CHARLOTTE, N.C. — On Wednesday, Channel 9 received nine additional minutes of body camera video showing the moments after an officer shot and killed a man in north Charlotte last month.
Charlotte-Mecklenburg police Officer Wende Kerl shot and killed Danquirs Franklin in the parking lot of the Burger King on Beatties Ford Road.
The full video was released at 5 p.m.
>>You can watch the full video below. Channel 9 has blurred portions of the video and dropped sections of the audio due to the content’s graphic nature.
In the moments after the shooting, the video shows Kerl and the officer she was with approaching Franklin as he lay on the pavement.
She spoke with other officers there and said several times that she had shot Franklin and had no choice.
“I shot him, I shot him. He pulled a gun, he wouldn’t drop it.” Kerl said. "We didn't know. I thought it was in his hand, and I shot him."
Kerl went back to her patrol car, and her voice started to crack as she asked other officers if Franklin was going to make it.
“Is he alive? Is he alive?” she asked.
One of the things we did not see in the video was officers trying to help Franklin after the shooting. It was about four minutes before the first firefighter showed up to do first aid.
Police already released two minutes of the video publicly, but City Council inadvertently saw all 11 minutes.
Charlotte-Mecklenburg police Chief Kerr Putney spoke with Channel 9 ahead of the full video’s release.
The body camera video initially released shows the moments leading up to the shooting and just a few moments after the shooting.
The video released Wednesday afternoon shows the six minutes or so after the shots were fired.
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After the release, community leaders called for immediate action from CMPD and policy change.
"When officers come into any incident, they are the ones who are supposed to be in control," Minister Corine Mack said. "So, the commands should've been, in order to safeguard everyone involved, hands up, stand up, and back away."
They said they are asking for an independent review of the police shooting and others like and a stronger citizens review board.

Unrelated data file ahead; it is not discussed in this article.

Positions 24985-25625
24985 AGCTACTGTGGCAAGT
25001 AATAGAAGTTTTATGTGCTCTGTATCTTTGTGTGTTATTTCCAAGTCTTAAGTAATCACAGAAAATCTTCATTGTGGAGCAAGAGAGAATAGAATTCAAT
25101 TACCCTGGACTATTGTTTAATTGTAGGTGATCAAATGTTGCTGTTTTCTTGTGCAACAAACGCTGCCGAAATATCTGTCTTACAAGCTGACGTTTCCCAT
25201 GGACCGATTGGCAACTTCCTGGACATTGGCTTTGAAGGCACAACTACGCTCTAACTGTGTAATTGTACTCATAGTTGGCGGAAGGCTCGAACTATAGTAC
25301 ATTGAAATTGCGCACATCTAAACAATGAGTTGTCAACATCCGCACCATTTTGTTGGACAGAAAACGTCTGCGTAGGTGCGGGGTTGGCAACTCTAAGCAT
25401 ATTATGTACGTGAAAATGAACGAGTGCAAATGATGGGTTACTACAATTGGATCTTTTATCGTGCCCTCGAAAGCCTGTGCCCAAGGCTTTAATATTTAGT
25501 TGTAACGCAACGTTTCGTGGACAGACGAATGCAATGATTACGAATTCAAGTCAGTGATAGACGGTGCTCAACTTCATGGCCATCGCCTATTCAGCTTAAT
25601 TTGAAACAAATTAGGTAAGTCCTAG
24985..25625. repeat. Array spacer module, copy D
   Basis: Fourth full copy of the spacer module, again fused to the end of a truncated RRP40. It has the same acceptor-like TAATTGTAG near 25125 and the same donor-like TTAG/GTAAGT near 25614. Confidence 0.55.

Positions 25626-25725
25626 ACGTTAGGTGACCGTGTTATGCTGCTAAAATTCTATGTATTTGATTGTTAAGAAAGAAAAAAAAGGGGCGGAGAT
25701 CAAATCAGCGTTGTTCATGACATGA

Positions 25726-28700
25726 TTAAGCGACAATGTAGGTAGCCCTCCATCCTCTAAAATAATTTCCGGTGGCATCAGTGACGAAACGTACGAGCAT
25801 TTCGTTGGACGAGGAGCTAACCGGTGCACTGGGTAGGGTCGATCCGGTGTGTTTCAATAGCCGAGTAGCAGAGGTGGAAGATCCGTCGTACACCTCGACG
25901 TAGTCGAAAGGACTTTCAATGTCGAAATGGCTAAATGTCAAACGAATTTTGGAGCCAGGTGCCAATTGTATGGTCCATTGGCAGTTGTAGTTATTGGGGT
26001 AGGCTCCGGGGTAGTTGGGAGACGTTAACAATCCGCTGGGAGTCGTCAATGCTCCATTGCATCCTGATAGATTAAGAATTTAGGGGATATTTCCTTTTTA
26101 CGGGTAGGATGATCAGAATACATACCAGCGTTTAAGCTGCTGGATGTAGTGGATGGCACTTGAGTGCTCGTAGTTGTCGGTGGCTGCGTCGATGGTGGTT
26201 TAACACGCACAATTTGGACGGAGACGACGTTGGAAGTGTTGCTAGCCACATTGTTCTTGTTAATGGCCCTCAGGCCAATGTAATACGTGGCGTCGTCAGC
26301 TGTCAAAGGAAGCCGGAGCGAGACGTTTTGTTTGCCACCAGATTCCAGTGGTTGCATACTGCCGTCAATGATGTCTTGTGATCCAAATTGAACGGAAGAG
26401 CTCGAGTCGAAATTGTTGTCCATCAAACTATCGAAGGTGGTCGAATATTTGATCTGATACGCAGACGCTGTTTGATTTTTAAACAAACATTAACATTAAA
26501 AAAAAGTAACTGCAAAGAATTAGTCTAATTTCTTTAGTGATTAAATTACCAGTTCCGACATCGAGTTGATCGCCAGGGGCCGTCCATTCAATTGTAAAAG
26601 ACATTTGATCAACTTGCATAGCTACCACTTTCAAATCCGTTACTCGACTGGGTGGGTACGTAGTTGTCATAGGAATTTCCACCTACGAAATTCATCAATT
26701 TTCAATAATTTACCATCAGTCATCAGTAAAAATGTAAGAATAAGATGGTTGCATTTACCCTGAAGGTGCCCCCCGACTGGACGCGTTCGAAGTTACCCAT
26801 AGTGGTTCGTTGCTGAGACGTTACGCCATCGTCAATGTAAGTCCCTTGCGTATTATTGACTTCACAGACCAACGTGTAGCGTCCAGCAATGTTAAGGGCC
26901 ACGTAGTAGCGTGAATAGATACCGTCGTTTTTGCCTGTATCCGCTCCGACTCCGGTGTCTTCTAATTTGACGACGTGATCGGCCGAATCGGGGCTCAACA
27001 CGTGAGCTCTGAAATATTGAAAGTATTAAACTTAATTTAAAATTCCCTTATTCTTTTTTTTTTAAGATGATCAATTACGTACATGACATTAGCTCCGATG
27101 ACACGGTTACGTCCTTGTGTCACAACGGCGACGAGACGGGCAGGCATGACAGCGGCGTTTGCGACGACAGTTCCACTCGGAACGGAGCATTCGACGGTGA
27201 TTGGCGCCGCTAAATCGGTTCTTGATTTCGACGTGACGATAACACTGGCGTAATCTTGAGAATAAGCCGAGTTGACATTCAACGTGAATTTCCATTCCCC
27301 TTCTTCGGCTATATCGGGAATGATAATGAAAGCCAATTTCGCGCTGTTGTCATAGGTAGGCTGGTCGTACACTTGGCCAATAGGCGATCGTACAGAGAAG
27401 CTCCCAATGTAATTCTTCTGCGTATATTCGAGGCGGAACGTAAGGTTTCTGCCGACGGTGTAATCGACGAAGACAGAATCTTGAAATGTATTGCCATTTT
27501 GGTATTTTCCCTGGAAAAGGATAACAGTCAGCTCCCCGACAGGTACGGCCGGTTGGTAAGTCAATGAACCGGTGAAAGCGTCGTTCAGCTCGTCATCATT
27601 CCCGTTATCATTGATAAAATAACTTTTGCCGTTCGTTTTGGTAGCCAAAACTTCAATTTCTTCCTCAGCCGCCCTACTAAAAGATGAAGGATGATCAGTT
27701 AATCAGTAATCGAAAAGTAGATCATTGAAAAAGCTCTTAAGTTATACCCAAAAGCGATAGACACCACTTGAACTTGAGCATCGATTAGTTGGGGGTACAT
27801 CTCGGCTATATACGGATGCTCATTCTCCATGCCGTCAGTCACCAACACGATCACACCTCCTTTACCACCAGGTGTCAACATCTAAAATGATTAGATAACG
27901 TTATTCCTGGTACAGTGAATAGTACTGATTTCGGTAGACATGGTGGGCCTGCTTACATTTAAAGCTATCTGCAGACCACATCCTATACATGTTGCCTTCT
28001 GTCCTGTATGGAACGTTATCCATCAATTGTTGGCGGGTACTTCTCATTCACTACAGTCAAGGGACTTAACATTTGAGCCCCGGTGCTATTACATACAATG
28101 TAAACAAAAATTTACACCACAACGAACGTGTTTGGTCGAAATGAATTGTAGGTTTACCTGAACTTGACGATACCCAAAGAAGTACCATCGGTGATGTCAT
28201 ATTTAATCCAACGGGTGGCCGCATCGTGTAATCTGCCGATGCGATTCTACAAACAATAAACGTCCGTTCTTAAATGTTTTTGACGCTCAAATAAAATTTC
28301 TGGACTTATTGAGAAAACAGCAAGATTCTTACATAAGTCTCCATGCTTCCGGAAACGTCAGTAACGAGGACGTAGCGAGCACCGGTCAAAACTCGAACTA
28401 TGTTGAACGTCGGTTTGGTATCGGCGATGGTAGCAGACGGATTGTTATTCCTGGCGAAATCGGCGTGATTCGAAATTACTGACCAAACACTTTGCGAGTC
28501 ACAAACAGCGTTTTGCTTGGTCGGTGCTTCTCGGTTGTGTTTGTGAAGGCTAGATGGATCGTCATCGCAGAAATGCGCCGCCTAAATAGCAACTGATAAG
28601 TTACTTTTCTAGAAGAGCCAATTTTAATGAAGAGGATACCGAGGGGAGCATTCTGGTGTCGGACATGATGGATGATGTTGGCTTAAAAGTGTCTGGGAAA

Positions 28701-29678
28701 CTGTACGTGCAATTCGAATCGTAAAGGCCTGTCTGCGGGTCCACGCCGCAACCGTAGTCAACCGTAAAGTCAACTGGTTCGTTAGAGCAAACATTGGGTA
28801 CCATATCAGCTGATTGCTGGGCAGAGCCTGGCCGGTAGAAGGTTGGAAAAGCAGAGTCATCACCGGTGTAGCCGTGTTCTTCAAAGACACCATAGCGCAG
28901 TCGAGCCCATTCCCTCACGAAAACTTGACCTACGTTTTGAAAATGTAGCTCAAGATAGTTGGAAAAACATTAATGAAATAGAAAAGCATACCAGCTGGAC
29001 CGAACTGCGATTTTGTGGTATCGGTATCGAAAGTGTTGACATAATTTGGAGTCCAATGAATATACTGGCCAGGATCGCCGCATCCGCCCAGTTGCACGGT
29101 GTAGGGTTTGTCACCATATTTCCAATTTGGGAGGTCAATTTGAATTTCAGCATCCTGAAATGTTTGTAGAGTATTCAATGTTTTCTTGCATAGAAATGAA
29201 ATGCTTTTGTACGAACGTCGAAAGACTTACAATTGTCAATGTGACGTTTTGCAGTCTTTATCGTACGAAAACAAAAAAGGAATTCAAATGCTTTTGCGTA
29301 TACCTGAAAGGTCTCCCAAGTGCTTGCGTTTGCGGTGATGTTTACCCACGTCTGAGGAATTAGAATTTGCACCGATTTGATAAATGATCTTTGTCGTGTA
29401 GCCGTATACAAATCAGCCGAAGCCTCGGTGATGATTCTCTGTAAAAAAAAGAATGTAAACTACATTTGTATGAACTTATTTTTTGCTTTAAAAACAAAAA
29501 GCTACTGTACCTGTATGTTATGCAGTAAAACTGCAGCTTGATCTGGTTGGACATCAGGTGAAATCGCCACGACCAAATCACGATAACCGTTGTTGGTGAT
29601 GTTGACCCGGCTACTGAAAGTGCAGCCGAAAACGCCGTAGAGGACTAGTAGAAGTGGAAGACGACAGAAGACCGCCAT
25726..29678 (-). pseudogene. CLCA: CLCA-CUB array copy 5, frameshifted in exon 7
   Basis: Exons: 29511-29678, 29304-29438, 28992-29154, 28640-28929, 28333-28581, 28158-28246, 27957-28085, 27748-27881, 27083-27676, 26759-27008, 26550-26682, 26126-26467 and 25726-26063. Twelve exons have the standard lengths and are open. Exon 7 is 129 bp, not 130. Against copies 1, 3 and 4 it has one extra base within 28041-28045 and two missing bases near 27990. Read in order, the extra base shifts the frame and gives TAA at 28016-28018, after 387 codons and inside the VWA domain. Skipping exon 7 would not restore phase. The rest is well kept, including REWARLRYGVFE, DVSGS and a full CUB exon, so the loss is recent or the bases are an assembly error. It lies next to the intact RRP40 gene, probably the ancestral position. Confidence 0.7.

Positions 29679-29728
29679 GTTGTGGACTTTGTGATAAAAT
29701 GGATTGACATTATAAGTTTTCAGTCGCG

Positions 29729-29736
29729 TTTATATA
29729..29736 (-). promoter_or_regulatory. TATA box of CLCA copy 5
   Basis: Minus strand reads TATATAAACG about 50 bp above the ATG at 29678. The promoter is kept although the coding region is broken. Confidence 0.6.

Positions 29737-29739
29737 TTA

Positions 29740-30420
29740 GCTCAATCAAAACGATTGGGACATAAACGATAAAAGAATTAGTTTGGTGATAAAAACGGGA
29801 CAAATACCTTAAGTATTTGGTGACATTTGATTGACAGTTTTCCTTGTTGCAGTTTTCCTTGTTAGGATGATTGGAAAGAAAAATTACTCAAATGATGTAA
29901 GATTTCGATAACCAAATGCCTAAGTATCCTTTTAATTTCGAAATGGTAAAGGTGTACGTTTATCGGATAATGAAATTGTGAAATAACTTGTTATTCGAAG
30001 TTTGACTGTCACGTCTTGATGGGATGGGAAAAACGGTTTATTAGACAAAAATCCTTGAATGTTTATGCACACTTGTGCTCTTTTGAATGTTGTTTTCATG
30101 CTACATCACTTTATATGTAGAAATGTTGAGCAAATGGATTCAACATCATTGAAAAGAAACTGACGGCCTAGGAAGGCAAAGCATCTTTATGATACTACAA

"We asked it in 2015, in 2016, now here we are in 2019 asking for the same thing," attorney Andrew Fede said.
"After seeing this video footage, it didn't matter what he did, he was not going to come out of this situation alive," Kass Otley said.
Shortly after the release of the full body camera video, Officer Wende Kerl's attorney sent a statement to Channel 9 on her behalf.
It reads, "What has never been mentioned is that there was an innocent civilian talking to Mr. Franklin no more than a few feet away when, after being told more than 20 times to either 'show us your hands' or 'drop the gun' he pulls the gun out in the direction of the civilian.
Wednesday morning, Putney said all officers are trained in basic emergency medical response and are expected to perform what treatment they can until paramedics arrive.
He suggested that what he saw on the video was not what he wanted to see.
“What cannot be more disheartening is watching the video, and we see a lot of them, and it appears that but for training we could have rendered more aid. And I can tell you this specific video of Mr. Franklin is a good example,” Putney said.
The release of the full video comes after activists questioned the Charlotte-Mecklenburg Police Department's commitment to transparency.
Putney said the department won't make the same mistake again.
He said from now on, they are going to ask judges to release all of the video of officer-involved shootings at once.
“We have to have more trust. We have to be better. We have to continue to improve,” Putney said.
The chief said there were two officers at the scene, but there is only one body camera video of the shooting.
That also is a problem, but he said he could not talk about it further because there is an internal investigation into why the other officer did not activate his camera.
A candlelight vigil to honor Franklin is scheduled for 7 p.m. Thursday at Marshall Park in uptown Charlotte.
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